Herpesviruses are large enveloped DNA viruses that are widespread in vertebrate species. They cause lifelong infections of thier host because the virus is able to hide from the host immune system by becoming latent - shutting down its activity inside infected cells. Changes in the host, caused by stress, immunosuppression or other infections, allow the virus to escape from latency and produce a progeny virus that can be shed to infect other hosts.
Livestock herpesviruses cause a range of clinical diseases including infectious bovine rhinotracheitis (IBR), a major respiratory disease of cattle; and malignant catarrhal fever (MCF), a fatal lymphoproliferative disease. However livestock species carry many other herpesviruses that haven't been so clearly associated with clinical disease, such as bovine herpesvirus-4, sometimes associated with reproductive disorders; and ovine herpesvirus-1, which may be linked with the infectious lung tumour ovine pulmonary adencarcinoma (OPA).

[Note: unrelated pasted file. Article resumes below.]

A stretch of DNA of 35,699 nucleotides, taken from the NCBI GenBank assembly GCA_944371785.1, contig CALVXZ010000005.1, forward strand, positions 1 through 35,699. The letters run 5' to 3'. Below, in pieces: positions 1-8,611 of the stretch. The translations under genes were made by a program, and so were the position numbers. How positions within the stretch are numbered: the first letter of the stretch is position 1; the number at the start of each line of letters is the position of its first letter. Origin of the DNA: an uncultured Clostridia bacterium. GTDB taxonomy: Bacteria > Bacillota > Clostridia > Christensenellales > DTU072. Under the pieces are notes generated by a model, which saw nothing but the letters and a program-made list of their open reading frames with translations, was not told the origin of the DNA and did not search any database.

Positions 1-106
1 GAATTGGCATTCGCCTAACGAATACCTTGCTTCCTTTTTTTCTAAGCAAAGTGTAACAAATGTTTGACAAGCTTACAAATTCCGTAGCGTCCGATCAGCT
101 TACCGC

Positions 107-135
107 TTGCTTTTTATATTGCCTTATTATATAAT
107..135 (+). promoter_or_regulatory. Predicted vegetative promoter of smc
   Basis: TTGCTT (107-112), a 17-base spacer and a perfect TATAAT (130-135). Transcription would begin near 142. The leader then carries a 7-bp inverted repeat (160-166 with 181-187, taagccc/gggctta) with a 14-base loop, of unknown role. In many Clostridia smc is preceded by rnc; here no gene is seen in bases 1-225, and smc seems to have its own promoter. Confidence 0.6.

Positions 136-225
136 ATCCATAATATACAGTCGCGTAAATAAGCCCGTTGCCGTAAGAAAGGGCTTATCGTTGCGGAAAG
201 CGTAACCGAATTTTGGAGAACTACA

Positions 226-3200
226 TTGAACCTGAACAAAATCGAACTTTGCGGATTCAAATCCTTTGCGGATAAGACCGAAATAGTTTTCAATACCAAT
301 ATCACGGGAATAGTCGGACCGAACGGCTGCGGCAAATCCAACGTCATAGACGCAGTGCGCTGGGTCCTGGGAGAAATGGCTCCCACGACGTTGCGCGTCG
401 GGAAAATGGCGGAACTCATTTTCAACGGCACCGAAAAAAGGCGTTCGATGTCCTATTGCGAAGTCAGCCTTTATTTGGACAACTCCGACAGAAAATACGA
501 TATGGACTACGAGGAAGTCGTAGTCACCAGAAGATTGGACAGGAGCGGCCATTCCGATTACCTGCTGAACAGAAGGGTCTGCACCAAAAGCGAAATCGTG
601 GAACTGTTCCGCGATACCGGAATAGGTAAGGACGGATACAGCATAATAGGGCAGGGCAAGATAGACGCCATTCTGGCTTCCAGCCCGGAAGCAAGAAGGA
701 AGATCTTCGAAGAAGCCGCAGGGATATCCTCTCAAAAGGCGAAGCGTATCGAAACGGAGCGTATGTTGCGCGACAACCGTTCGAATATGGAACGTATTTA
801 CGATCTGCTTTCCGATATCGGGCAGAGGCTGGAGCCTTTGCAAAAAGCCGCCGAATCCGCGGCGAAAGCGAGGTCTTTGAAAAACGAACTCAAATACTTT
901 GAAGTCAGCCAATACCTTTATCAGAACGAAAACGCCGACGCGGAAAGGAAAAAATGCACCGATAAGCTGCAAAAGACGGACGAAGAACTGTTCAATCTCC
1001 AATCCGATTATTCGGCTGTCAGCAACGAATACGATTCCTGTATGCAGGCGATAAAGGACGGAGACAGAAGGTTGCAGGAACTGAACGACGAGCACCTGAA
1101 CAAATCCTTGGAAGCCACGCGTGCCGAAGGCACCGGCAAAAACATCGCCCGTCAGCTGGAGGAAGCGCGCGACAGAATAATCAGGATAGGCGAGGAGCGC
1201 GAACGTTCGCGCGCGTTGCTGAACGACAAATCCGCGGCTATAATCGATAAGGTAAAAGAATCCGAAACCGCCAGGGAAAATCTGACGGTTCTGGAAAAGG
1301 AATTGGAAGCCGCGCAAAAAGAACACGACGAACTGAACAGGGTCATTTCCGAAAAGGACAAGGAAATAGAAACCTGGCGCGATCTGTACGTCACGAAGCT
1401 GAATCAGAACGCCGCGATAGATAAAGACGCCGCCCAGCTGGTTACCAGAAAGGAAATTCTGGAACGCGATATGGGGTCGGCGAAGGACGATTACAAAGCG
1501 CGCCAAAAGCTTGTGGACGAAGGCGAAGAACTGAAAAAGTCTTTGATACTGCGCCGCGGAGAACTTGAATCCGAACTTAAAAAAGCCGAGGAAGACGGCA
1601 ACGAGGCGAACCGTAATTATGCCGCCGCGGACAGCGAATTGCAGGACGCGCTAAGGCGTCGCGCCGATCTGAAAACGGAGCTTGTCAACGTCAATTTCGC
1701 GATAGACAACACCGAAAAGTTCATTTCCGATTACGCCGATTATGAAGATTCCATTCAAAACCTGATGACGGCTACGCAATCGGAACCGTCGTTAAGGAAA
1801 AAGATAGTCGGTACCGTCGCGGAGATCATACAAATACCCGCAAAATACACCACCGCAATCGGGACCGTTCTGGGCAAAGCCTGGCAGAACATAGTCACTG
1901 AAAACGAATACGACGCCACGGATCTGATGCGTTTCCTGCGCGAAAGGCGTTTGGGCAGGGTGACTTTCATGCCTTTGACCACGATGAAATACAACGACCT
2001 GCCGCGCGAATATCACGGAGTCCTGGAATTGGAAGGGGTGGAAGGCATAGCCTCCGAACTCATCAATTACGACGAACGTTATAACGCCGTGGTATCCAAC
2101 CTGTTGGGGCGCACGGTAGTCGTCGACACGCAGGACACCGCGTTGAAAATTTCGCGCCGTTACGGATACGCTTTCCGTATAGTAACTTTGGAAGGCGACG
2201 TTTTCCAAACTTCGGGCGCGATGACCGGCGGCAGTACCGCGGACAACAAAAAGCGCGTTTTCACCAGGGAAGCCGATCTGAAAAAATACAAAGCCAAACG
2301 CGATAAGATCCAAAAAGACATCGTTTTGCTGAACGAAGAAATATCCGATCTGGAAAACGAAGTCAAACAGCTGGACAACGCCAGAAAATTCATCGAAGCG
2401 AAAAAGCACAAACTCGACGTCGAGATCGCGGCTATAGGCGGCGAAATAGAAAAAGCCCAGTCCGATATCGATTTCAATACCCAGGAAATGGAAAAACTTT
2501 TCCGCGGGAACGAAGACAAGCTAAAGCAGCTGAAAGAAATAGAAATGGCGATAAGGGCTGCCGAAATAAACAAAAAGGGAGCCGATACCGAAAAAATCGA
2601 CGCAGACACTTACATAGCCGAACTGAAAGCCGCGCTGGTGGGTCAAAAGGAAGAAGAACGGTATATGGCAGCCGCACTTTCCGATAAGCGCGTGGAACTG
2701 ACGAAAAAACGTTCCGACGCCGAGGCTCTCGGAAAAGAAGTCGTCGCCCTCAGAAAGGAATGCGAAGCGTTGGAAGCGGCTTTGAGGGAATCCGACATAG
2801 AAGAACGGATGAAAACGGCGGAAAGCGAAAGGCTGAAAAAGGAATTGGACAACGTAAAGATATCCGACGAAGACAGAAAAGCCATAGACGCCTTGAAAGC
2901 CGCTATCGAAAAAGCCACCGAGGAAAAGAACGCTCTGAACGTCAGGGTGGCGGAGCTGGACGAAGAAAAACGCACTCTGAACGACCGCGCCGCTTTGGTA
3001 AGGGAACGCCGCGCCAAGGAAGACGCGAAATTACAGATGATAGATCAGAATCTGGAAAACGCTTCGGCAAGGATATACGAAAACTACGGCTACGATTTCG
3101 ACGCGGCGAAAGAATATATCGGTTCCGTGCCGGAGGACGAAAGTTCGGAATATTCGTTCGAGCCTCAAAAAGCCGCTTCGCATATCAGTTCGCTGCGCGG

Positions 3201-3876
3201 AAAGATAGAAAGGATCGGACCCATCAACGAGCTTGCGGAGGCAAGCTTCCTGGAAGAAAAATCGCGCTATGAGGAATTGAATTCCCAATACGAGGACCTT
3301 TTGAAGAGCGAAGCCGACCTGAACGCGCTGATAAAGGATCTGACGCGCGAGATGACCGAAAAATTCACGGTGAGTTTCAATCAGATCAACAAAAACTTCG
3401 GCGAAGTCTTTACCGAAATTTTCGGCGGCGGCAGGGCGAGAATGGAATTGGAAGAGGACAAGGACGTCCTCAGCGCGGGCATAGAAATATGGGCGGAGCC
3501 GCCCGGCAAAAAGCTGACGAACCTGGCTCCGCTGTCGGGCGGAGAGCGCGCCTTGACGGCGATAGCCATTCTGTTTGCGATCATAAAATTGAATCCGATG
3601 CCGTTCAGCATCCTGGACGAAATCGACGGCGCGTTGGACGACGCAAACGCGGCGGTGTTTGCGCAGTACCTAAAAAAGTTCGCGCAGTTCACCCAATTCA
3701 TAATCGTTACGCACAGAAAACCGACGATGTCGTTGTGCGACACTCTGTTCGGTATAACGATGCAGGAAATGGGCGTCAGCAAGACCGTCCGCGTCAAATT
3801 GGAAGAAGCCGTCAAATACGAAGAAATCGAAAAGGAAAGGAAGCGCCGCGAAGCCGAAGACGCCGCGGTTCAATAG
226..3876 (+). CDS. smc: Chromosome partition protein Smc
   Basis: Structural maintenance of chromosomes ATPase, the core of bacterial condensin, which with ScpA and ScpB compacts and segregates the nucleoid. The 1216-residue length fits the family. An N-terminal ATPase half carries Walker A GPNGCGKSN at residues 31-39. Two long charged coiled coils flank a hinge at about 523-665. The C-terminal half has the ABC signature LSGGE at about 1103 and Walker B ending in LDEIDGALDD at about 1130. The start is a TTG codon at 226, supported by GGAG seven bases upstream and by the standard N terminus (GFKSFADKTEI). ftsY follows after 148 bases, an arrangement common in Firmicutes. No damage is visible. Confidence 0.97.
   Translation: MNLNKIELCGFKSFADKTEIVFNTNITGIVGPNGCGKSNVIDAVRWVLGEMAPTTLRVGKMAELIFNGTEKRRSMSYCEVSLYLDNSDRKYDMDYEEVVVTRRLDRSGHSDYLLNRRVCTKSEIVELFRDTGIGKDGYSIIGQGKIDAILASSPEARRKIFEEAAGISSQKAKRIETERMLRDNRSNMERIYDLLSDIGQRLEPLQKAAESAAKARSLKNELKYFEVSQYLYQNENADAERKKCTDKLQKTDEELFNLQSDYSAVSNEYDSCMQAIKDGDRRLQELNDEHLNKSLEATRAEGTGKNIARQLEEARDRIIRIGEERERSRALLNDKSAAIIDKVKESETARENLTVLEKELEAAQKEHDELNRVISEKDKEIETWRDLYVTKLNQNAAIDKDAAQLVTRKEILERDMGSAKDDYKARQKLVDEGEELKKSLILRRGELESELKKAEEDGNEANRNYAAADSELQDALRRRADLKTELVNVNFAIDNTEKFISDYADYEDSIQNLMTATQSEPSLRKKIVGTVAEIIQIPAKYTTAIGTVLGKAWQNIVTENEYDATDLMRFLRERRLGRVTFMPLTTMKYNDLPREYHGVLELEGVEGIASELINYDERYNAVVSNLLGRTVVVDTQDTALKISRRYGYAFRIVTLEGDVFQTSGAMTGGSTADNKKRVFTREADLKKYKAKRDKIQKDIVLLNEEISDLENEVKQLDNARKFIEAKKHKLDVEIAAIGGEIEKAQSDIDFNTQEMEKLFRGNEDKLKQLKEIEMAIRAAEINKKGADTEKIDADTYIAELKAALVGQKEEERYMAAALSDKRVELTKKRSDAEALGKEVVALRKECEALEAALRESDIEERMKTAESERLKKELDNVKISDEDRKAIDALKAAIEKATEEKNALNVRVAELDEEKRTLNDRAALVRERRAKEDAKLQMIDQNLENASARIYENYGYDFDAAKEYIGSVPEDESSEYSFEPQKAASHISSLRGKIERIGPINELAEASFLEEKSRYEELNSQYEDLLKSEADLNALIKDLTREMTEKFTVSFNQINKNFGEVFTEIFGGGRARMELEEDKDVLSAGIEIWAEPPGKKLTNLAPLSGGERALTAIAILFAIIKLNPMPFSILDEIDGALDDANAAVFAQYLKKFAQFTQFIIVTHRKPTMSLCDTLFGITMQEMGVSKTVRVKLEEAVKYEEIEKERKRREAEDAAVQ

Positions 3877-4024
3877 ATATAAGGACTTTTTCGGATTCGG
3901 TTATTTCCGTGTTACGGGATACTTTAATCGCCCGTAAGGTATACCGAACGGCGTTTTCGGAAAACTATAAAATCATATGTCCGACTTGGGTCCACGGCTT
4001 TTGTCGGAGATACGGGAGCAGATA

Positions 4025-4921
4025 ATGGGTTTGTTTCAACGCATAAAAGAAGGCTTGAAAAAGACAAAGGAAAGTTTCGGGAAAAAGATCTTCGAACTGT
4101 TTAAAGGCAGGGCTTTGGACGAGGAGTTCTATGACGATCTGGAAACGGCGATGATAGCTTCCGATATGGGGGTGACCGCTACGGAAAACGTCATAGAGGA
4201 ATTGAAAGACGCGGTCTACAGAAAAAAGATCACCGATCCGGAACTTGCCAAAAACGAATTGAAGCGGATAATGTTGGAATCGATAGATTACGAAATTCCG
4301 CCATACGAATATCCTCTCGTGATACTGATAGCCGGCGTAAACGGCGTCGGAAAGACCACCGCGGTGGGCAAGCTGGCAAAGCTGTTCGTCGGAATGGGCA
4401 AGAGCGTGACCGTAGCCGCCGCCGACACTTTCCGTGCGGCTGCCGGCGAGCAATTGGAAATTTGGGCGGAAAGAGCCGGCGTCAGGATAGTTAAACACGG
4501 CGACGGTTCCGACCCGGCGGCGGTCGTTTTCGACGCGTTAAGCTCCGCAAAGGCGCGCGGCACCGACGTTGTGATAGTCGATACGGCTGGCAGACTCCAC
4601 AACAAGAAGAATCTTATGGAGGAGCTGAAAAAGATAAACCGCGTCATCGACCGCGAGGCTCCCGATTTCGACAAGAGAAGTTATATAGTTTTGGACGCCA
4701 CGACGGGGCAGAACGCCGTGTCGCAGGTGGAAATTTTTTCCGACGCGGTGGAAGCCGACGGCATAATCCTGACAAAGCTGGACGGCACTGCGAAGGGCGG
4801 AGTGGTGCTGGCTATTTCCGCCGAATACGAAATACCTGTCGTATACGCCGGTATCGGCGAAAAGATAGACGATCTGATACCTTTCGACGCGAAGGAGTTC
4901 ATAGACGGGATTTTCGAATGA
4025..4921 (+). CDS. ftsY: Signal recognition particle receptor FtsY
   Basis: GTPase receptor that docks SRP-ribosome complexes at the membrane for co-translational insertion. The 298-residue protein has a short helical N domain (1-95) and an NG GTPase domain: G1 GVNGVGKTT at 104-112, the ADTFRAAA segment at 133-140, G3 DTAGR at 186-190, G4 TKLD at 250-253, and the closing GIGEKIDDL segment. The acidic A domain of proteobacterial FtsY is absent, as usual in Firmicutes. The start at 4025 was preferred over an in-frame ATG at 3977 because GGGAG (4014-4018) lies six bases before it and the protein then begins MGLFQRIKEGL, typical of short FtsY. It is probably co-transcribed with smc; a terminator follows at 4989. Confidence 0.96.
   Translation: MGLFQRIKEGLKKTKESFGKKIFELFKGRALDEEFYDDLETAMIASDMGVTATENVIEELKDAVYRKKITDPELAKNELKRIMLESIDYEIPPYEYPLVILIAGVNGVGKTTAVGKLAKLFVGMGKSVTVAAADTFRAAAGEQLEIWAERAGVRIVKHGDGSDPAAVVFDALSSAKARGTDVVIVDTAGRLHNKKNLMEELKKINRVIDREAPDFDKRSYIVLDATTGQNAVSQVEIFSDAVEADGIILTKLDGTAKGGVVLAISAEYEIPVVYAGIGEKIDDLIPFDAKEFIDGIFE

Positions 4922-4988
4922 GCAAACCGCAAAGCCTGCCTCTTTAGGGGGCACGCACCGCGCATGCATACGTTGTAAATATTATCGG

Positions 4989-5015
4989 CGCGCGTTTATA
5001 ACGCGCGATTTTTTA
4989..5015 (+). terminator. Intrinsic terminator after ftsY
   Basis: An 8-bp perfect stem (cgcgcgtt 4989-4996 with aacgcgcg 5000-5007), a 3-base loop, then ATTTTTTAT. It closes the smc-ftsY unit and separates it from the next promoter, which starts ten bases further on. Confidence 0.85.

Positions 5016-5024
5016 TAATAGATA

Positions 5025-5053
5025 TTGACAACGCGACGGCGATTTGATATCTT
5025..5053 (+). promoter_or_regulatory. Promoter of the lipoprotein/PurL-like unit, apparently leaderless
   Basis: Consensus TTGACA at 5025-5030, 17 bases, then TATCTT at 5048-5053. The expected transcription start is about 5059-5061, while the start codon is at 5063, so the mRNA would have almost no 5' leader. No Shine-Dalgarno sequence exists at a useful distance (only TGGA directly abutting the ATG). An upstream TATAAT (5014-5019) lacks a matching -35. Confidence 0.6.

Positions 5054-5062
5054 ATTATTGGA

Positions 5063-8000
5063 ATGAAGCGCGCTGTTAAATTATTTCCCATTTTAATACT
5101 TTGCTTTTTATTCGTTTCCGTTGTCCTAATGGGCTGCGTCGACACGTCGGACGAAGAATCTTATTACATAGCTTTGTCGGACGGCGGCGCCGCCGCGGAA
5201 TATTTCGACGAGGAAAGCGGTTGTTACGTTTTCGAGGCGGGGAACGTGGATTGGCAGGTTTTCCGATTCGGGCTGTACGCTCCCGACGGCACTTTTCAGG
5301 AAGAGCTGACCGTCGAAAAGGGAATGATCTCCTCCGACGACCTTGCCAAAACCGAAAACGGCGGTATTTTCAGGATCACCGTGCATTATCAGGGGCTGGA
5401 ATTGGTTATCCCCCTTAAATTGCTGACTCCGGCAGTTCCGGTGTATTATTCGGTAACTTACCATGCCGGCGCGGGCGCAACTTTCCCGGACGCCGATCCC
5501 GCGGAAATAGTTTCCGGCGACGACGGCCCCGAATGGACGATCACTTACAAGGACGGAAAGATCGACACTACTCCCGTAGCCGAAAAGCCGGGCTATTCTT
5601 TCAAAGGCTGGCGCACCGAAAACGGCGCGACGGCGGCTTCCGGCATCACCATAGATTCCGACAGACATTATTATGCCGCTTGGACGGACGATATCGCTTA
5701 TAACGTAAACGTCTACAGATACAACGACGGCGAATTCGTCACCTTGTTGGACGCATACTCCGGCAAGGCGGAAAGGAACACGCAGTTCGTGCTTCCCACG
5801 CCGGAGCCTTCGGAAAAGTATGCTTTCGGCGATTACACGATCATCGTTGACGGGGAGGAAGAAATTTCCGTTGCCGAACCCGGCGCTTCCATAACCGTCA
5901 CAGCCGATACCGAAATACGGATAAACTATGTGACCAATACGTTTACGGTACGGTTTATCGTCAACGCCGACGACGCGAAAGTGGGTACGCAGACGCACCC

Herpesvirus research at Moredun is aimed at improving the available diagnostic tools in collaboration with the MRI Virus Surveillance Unit; developing vaccination strategies that might block the establishment of latency; and studying the pathology of herpesvirus disease to help develop novel treatments.
Current projects include:
- Analysis of respiratory and systemic isolates of bovine herpesvirus-1.
- Characterisation of ovine herpesvirus-1 and its association with OPA.
- Molecular pathogenesis of MCF viruses.
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